Patentabl subject matter

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Patentabl subject matter

  1. 1. Vijay Kumar M
  2. 2. <ul><li>As per our earlier classes the statue (Patent Act 1970) has defined what can be patentable and what cannot; </li></ul><ul><li>Section 2(1) (j) defines what is an Invention and the entire patent Act uses this term Invention for grant of patent or any other purpose in the Act. </li></ul>
  3. 3. <ul><li>Invention Means a new product or process involving an inventive step and capable of Industrial application. </li></ul>
  4. 4. <ul><li>Patents Act 1970 </li></ul><ul><li>Patentable inventions </li></ul><ul><li>any product or process which is : </li></ul><ul><ul><ul><li>novel </li></ul></ul></ul><ul><ul><ul><li>not obvious to a person skilled in the art </li></ul></ul></ul><ul><ul><ul><li>capable of industrial application </li></ul></ul></ul><ul><ul><li>The Act also provide what cannot be patentable Under Section 3 and 5. </li></ul></ul>
  5. 5. <ul><li>Invention must </li></ul><ul><li>relates to a Process or Product or both </li></ul><ul><li>be new (Novel) </li></ul><ul><li>involves an inventive step </li></ul><ul><li>be Capable of industrial application </li></ul><ul><li>not fall under Section 3 and 4 </li></ul>
  6. 6. <ul><li>It has been inserted into the patent Act, 1970 through patents amendment Act, 2002. </li></ul><ul><li>It was introduced to comply with TRIPs regulations and provide a proper definition to the term Invention which is paramount importance for the patent law. </li></ul>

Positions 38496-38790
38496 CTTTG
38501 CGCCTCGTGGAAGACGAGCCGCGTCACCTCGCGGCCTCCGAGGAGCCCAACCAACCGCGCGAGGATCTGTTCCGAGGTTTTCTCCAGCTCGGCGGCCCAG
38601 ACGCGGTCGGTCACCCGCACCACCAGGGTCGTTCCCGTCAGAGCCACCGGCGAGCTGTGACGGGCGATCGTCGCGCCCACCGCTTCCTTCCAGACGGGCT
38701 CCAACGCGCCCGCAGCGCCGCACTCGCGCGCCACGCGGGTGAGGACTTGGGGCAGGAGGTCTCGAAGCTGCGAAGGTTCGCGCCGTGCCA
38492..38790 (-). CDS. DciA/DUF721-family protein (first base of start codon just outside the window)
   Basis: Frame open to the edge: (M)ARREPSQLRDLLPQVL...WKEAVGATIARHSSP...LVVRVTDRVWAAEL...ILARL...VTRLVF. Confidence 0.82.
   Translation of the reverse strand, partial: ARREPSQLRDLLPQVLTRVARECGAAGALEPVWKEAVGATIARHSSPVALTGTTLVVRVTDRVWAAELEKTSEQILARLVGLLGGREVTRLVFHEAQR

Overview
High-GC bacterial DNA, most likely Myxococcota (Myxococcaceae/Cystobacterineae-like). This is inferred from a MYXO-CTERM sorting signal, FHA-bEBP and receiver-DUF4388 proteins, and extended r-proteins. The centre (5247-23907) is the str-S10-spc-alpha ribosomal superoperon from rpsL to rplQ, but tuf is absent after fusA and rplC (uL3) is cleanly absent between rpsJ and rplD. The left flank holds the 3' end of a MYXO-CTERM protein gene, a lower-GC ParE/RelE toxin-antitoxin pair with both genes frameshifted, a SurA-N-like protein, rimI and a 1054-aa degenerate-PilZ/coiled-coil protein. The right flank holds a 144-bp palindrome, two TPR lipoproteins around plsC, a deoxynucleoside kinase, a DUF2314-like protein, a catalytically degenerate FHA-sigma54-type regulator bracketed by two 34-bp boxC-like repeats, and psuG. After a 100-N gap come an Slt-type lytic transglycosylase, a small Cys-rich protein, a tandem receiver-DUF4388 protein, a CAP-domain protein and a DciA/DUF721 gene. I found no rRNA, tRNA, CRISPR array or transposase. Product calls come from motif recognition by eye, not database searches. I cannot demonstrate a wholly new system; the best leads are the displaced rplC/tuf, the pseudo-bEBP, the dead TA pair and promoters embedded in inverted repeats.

7. 7. <ul><li>Anti-discrimination provisions [Art. 27.1] </li></ul><ul><ul><li>No discrimination in the availability or enjoyment of patent rights on the basis of field of technology , place of invention or location of manufacture of product </li></ul></ul><ul><li>An attempt to harmonize the Patentable subject matter through out the member countries of TRIPs. </li></ul><ul><li>Provided flexibilities to member countries on certain subjects like:- </li></ul><ul><ul><li>Plant/animal exception in 27.3(b), but microorganisms must be eligible </li></ul></ul><ul><ul><li>Exception for surgical/diagnostic/therapeutic methods practiced on the human/animal body [27.2] </li></ul></ul><ul><ul><li>Exclusions where commercialization/use of technology prohibited as being necessary to protect public order/morality/protection of environment [note: cannot “not” patent but then allow use of the prohibited technology] </li></ul></ul>
  8. 8. <ul><li>Each Country law has its own definition. Some countries don’t grant (Netherlands, Switzerland) </li></ul><ul><li>Legislatures have difficulty generalising (often resorting to lists) </li></ul><ul><li>Exceptions vary (public policy/morals, medicines, finance, food, scientific principles, theoretical developments) </li></ul>